In September 2016, the German drugs and chemicals group Bayer announced its intention to acquire the multinational Monsanto, known for its Roundup herbicide and GMOs. This merger would produce the world’s most powerful company in the seed and pesticide industry and lead to serious repercussions for our food security as well as our capacity to steer European agriculture towards a more sustainable and less toxic model.

If the European Commission approves this merger (a decision is expected to be taken by early April), the outcome will be the creation of the most powerful company in the world in the seed and pesticide industry. The consequences of this are likely to be a sharp decline in crop diversity and food diversity, but also a concentration of the patents relating to the very basis of our food within the hands of a very small number of multinationals.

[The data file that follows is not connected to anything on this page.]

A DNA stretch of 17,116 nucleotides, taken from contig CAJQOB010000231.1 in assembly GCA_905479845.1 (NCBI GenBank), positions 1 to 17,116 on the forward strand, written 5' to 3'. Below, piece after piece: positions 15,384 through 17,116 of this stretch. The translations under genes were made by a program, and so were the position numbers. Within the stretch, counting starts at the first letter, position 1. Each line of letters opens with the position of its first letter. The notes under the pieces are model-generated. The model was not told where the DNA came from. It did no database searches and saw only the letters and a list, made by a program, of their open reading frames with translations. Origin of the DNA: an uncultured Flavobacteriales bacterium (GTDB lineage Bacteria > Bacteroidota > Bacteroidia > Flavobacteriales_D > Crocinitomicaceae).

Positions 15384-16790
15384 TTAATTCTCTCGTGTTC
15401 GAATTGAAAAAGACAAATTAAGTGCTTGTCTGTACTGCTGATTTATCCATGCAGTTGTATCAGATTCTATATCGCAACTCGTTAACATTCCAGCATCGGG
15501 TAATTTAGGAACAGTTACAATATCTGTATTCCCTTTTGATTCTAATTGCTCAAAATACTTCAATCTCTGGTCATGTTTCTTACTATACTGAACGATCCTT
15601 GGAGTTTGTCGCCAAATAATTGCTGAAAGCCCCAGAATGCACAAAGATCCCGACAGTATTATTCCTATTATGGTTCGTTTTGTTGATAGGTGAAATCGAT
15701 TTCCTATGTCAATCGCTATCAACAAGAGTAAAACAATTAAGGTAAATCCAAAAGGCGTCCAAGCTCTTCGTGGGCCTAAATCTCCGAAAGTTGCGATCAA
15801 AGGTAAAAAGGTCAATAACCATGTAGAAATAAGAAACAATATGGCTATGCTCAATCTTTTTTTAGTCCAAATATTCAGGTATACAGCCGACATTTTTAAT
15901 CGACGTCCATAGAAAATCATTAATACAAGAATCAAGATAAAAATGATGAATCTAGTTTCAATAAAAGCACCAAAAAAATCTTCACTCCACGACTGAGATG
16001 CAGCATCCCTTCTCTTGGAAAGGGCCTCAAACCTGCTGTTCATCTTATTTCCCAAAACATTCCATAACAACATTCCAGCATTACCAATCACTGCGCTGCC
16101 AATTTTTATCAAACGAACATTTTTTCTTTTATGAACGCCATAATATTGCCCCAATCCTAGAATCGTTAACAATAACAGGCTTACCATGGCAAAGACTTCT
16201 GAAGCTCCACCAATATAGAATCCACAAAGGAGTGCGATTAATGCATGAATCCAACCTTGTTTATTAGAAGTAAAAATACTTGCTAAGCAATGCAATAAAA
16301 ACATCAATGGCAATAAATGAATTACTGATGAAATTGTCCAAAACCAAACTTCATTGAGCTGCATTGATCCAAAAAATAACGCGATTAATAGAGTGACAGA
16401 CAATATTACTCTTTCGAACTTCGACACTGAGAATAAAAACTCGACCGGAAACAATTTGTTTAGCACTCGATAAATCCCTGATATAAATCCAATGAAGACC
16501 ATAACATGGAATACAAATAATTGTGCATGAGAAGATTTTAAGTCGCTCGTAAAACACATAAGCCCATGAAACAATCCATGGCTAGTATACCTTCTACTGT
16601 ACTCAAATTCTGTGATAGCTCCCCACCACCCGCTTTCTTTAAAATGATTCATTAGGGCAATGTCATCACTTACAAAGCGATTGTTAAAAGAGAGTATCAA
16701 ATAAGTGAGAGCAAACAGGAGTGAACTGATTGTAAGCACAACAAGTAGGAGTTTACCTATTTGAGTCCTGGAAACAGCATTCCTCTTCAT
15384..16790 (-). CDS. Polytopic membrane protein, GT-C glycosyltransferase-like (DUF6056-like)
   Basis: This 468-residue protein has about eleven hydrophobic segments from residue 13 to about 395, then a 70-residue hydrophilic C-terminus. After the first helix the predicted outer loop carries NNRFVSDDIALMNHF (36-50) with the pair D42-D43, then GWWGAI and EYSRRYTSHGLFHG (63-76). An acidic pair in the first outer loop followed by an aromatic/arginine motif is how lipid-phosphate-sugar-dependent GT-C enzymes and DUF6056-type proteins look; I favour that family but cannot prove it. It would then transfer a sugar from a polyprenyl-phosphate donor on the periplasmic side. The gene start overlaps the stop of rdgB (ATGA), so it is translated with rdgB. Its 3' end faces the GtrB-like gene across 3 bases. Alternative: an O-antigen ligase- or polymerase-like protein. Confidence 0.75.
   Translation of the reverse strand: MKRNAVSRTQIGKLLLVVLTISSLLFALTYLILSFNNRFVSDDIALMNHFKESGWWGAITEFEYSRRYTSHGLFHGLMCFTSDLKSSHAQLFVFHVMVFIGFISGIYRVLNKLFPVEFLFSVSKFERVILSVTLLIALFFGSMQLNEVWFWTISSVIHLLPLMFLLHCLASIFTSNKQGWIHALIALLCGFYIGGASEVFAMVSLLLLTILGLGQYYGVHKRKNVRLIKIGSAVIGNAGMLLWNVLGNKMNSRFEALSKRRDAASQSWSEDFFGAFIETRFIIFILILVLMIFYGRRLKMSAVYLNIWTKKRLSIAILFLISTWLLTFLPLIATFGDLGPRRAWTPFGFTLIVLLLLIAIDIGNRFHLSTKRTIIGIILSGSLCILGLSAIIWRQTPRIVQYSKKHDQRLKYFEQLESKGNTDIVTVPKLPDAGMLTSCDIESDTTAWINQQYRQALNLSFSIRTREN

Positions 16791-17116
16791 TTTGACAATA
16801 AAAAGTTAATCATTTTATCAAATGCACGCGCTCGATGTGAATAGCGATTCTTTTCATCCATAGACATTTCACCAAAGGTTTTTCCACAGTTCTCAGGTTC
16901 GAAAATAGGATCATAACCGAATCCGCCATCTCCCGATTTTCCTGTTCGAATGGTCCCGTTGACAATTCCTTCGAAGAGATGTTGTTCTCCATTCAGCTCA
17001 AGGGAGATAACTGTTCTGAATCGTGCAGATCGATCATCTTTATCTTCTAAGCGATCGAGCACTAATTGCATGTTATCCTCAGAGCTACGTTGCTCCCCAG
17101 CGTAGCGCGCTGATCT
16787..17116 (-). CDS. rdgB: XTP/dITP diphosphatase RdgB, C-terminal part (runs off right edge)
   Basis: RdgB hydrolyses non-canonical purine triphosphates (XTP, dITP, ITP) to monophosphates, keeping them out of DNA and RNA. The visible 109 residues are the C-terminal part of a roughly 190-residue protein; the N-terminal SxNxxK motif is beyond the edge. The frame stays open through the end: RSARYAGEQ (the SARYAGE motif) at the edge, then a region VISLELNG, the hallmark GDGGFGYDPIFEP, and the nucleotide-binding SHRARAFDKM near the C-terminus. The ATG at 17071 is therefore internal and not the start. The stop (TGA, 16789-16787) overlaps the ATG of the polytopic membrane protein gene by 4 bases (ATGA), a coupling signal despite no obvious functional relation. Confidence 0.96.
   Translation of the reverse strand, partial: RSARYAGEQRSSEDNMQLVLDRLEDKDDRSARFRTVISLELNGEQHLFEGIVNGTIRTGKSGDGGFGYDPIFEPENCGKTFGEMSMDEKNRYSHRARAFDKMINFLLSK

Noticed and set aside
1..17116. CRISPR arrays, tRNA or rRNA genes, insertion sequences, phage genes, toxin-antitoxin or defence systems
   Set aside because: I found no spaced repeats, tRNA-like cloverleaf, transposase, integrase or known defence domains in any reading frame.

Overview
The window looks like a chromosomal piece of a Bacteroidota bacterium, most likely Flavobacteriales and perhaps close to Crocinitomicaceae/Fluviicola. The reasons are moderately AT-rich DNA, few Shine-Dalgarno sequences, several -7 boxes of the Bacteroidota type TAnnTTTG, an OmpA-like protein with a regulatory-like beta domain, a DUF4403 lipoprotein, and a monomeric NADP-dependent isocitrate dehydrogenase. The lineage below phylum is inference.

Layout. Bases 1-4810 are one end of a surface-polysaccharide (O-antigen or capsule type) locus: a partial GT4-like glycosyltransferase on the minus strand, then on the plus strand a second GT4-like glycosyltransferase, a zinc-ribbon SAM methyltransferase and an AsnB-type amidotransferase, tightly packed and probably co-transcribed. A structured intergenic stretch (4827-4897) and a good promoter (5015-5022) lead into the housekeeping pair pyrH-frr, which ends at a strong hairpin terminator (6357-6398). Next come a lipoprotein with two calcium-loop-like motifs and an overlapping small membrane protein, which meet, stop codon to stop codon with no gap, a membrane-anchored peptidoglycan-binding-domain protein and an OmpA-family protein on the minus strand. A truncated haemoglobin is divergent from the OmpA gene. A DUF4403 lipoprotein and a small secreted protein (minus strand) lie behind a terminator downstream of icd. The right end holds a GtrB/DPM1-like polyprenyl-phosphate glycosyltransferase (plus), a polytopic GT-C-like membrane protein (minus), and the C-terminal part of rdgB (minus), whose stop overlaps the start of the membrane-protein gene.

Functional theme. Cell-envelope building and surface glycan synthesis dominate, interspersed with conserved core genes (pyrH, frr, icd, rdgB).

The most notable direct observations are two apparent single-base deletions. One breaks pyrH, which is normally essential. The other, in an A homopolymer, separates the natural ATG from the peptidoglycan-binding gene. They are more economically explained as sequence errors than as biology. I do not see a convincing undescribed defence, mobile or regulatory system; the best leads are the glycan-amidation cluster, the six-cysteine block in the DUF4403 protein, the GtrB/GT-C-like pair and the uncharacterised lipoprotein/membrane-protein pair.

The myth of the European ‘small seed-producers’

Among the most enduring myths concerning the European agro-food industry is the notion that seeds are produced largely by small and medium-sized companies. This image has long been touted by the European Commission (and notably by its Health and Food Safety Directorate-General, DG SANTE), which claimed up until 2013 that nearly 70 per cent of the market was covered by small and medium-sized businesses. Since then, thanks to the obtaining of alternative metadata to that provided thus far by the industry itself, it has been possible to observe that it was nothing of the kind.[1] In fact, by virtue of buyouts, investments or trade agreements, the seed industry is one of the most concentrated in the European Union, a fact that was highlighted in August 2017 by the preliminary analysis produced by the Commission’s Directorate-General for Competition, examining the planned Bayer-Monsanto merger.

This phenomenon has persisted over the past 25 years on a global scale, and recently culminated in the merger of the giants Dow and Dupont, followed by the takeover of Syngenta by ChemChina. In 2014, just four companies – Bayer and Monsanto among them – controlled close to 95 per cent of vegetable seeds in the EU.